2nd Amendment Passed to Protect Slavery? No!
A legal scholar lambastes a Truthout article claiming that it was for preserving slave-patrol militias.
Although Hartmann does not discuss this, race plays a big factor in why the Second Amendment was not designed to create an individual right to own guns. No one in 1789 would have imagined that the amendment prohibited the national government from disarming free blacks in the territories or the District of Columbia. The amendment merely prevented the national government from destroying the state militias. But, since the amendment did not apply to the states, they were all free to regulate firearms ownership, as they did. The U.S. Supreme Court has misunderstood this, but that only shows that Justices Scalia and Thomas are not really interested in original intent.
Finally, it is worth noting that the Bill of Rights was hardly the creation of Virginia or the slave-owning South. People in a number of states feared that the national government would abolish the state militias. Madison thought these fears were nonsense, since the national defense at that time rested on a "well-regulated militia." Thus he answered their concerns with the Second Amendment. He drafted an amendment to protect the right of the states to maintain their militias. Some other anti-federalists wanted a federal guarantee of a right to own weapons for hunting and self-defense and even a federal right to go fishing. Madison wisely ignored these demands and emphatically did not offer an individual right to own weapons.
The Second Amendment and the military clauses in Article I allowed the state to train their militias. This turned out to be important, because in the 1850s Massachusetts, Ohio and a few other Northern states increased appropriations for their militias and beefed up their training. In 1861 the Massachusetts militia would be the first to reach Washington, D.C., to protect the national capitol and help preserve the Union. Later in the Civil War, the Bay State would organize the 54th Massachusetts Regiment -- the "Glory Brigade" -- made up of free blacks and fugitive slaves from all over the North.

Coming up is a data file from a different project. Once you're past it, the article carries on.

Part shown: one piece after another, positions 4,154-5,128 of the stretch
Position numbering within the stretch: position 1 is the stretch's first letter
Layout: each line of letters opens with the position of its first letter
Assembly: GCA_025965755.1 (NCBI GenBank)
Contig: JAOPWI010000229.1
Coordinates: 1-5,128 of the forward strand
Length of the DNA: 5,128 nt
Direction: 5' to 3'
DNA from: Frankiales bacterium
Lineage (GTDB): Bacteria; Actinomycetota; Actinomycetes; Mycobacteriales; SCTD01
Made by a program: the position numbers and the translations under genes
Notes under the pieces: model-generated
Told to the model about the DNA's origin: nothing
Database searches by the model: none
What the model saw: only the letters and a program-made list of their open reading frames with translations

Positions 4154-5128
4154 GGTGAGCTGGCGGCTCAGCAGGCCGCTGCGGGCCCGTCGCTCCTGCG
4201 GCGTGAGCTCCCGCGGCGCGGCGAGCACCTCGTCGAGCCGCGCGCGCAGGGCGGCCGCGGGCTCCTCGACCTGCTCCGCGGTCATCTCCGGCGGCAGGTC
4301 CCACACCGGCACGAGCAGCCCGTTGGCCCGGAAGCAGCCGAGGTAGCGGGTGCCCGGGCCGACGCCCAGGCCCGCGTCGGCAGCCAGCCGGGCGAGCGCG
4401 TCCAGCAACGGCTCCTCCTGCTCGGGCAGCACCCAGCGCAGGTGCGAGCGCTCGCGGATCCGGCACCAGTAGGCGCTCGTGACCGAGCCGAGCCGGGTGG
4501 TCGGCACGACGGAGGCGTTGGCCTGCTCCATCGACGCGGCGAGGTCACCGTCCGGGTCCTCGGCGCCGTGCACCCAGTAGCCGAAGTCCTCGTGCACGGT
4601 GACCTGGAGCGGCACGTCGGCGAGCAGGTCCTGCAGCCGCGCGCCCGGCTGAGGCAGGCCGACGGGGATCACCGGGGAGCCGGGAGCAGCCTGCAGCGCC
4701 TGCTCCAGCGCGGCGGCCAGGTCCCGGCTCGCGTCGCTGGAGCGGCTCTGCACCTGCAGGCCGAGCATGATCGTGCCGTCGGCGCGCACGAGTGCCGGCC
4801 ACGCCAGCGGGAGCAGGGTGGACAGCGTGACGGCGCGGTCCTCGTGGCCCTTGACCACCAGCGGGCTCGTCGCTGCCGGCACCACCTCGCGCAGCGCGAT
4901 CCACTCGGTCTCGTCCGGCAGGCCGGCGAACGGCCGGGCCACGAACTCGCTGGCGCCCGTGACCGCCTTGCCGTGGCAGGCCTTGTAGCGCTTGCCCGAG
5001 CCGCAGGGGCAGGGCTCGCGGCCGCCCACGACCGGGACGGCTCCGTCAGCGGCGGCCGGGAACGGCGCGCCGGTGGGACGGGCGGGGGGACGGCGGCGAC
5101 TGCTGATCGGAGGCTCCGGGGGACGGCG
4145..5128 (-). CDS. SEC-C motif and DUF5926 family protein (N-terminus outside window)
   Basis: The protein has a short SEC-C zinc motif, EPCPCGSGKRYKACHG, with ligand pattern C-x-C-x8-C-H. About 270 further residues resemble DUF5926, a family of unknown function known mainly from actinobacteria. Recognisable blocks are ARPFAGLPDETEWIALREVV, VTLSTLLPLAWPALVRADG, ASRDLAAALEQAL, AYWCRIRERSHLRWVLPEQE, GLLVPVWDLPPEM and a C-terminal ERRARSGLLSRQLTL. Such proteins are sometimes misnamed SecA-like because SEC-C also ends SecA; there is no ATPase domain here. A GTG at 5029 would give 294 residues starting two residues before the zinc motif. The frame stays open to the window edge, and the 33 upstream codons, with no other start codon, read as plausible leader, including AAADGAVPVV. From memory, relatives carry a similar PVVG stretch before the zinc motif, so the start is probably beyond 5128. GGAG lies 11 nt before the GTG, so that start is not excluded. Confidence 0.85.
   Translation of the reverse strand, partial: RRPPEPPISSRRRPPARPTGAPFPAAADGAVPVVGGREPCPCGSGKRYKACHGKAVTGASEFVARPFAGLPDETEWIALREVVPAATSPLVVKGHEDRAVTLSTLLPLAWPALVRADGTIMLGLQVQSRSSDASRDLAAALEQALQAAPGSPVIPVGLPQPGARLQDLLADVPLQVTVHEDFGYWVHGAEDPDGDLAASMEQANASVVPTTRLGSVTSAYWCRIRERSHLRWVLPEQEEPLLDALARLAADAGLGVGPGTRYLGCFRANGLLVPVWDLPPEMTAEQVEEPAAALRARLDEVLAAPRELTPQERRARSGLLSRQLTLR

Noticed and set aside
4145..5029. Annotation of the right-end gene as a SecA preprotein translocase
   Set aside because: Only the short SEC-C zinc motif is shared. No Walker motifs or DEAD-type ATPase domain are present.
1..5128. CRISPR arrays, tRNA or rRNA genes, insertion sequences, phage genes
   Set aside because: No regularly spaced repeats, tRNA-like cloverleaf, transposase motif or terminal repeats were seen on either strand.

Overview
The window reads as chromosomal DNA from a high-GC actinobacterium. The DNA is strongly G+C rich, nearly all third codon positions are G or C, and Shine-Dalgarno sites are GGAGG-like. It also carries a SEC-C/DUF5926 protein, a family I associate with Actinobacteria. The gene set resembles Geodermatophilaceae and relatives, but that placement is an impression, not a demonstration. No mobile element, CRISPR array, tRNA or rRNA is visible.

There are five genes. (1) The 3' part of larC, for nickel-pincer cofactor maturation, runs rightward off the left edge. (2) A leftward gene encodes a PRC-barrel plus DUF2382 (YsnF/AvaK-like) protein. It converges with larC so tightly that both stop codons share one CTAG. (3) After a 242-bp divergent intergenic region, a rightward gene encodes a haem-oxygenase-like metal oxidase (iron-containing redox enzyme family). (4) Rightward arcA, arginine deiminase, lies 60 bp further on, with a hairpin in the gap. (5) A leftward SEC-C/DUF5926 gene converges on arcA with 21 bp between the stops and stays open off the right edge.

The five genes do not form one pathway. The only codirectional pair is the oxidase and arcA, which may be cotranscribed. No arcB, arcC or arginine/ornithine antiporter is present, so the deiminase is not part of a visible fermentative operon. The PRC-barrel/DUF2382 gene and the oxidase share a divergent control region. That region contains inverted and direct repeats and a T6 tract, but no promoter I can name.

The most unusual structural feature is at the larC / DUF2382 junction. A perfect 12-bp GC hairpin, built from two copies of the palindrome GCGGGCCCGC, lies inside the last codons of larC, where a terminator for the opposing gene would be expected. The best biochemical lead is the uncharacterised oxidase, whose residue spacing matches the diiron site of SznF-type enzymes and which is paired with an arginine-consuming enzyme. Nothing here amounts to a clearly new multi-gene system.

I am sure I agree with Hartmann about many aspects of public policy and the need for significant and reasonable firearms regulation. I suspect he might agree with my writings on the pro-slavery aspects of the Constitution. But, sadly, good public policy will not be helped by constructing a factually incorrect and misleading history of the Second Amendment that does not exist, writing about slave rebellions that never happened and totally misunderstanding the nature of the ratification of the Constitution and the Bill of Rights.
Paul Finkelman, Ph.D., is the President William McKinley Distinguished Professor of Law and Public Policy at Albany Law School. He is the author of more than 40 books, including Slavery and the Founders: Race and Liberty in the Age of Jefferson and recently published an op-ed in the New York Times on Thomas Jefferson and slavery entitled "The Monster of Monticello."